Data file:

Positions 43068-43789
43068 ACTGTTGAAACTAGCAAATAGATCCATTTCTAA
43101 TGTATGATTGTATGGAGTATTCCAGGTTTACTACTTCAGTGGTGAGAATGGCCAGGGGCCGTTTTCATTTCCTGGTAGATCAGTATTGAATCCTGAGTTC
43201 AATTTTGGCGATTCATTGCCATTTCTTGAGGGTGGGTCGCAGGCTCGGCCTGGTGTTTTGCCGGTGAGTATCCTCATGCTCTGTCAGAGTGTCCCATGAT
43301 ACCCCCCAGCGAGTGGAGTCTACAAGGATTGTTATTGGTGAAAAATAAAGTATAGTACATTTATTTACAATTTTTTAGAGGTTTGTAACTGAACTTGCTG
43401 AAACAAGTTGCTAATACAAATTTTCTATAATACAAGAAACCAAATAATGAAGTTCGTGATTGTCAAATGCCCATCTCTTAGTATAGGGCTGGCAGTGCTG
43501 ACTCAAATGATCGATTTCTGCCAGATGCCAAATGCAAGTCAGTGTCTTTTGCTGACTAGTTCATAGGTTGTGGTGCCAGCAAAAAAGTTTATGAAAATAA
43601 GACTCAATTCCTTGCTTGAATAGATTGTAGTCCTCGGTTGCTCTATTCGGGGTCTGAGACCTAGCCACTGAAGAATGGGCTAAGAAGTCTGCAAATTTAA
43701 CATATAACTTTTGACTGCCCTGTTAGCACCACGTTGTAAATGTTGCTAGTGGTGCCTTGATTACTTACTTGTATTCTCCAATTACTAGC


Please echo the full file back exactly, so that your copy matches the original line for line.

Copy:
Positions 43068-43789
43068 ACTGTTGAAACTAGCAAATAGATCCATTTCTAA
43101 TGTATGATTGTATGGAGTATTCCAGGTTTACTACTTCAGTGGTGAGAATGGCCAGGGGCCGTTTTCATTTCCTGGTAGATCAGTATTGAATCCTGAGTTC
43201 AATTTTGGCGATTCATTGCCATTTCTTGAGGGTGGGTCGCAGGCTCGGCCTGGTGTTTTGCCGGTGAGTATCCTCATGCTCTGTCAGAGTGTCCCATGAT
43301 ACCCCCCAGCGAGTGGAGTCTACAAGGATTGTTATTGGTGAAAAATAAAGTATAGTACATTTATTTACAATTTTTTAGAGGTTTGTAACTGAACTTGCTG
43401 AAACAAGTTGCTAATACAAATTTTCTATAATACAAGAAACCAAATAATGAAGTTCGTGATTGTCAAATGCCCATCTCTTAGTATAGGGCTGGCAGTGCTG
43501 ACTCAAATGATCGATTTCTGCCAGATGCCAAATGCAAGTCAGTGTCTTTTGCTGACTAGTTCATAGGTTGTGGTGCCAGCAAAAAAGTTTATGAAAATAA
43601 GACTCAATTCCTTGCTTGAATAGATTGTAGTCCTCGGTTGCTCTATTCGGGGTCTGAGACCTAGCCACTGAAGAATGGGCTAAGAAGTCTGCAAATTTAA
43701 CATATAACTTTTGACTGCCCTGTTAGCACCACGTTGTAAATGTTGCTAGTGGTGCCTTGATTACTTACTTGTATTCTCCAATTACTAGC